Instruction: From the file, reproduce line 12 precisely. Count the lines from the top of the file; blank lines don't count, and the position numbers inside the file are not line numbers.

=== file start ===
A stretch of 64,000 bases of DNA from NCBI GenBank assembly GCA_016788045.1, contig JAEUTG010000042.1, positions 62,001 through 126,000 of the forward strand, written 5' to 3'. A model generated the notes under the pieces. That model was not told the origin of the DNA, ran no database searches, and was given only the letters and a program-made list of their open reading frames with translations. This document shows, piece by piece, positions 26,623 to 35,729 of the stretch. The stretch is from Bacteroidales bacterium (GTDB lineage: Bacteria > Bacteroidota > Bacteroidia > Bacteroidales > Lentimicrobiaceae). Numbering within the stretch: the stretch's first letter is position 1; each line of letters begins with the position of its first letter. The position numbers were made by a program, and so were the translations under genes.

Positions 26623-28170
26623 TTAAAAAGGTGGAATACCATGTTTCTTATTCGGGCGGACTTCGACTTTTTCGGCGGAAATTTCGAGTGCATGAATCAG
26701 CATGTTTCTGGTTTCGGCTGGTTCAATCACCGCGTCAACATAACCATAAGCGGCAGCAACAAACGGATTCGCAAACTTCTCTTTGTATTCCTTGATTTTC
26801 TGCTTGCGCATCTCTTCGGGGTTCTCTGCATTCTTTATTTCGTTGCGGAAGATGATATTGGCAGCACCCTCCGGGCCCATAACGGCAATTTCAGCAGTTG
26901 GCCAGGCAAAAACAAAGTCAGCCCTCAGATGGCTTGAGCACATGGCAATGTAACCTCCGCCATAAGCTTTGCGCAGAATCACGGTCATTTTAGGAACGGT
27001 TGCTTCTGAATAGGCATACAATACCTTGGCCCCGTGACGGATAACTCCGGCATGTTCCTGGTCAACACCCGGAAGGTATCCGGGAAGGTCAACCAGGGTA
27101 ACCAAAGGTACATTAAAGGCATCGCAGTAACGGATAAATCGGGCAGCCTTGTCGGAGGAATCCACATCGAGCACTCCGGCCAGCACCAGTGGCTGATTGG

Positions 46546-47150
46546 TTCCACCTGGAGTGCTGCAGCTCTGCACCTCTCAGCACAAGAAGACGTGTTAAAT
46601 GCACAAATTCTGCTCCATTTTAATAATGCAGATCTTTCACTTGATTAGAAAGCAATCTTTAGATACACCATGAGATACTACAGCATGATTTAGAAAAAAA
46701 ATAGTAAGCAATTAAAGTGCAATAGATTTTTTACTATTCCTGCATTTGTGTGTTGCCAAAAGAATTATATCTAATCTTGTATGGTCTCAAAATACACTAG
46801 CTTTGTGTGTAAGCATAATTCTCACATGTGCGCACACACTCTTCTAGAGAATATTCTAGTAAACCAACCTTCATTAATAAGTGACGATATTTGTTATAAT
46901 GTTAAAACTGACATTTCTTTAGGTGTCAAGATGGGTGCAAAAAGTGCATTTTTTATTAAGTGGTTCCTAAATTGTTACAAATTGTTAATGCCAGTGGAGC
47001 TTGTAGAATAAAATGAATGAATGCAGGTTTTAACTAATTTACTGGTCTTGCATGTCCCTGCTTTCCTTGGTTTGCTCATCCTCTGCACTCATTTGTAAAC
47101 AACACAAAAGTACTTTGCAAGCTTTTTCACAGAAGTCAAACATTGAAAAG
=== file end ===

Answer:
46701 ATAGTAAGCAATTAAAGTGCAATAGATTTTTTACTATTCCTGCATTTGTGTGTTGCCAAAAGAATTATATCTAATCTTGTATGGTCTCAAAATACACTAG